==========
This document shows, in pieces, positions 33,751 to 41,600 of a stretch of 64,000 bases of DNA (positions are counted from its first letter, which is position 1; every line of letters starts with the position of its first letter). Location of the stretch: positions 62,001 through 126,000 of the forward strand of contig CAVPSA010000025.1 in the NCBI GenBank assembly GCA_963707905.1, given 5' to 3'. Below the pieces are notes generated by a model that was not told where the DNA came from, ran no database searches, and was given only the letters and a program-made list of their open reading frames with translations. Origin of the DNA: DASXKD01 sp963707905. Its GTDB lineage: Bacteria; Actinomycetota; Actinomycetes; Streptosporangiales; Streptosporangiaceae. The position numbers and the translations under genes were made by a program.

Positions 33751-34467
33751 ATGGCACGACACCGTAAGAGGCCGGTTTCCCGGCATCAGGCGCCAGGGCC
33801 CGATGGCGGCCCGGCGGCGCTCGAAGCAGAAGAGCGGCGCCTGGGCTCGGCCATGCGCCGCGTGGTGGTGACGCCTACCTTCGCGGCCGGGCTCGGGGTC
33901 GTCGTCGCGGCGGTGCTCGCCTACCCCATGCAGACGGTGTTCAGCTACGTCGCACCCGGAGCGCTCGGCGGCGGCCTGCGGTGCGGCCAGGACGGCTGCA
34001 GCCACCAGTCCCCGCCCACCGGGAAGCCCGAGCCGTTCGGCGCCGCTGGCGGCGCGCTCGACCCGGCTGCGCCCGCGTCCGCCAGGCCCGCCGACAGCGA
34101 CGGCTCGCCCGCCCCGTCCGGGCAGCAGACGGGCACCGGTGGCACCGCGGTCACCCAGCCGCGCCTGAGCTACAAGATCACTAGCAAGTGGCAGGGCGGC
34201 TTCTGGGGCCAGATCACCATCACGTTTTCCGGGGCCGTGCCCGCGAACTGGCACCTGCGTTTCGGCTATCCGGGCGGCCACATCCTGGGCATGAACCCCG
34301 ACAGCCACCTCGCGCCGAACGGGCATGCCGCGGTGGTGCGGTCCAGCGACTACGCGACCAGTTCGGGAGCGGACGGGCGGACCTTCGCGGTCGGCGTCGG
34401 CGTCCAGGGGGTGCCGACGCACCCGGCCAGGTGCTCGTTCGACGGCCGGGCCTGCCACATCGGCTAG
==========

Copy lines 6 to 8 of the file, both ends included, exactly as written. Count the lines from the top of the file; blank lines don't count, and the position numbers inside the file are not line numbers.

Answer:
34001 GCCACCAGTCCCCGCCCACCGGGAAGCCCGAGCCGTTCGGCGCCGCTGGCGGCGCGCTCGACCCGGCTGCGCCCGCGTCCGCCAGGCCCGCCGACAGCGA
34101 CGGCTCGCCCGCCCCGTCCGGGCAGCAGACGGGCACCGGTGGCACCGCGGTCACCCAGCCGCGCCTGAGCTACAAGATCACTAGCAAGTGGCAGGGCGGC
34201 TTCTGGGGCCAGATCACCATCACGTTTTCCGGGGCCGTGCCCGCGAACTGGCACCTGCGTTTCGGCTATCCGGGCGGCCACATCCTGGGCATGAACCCCG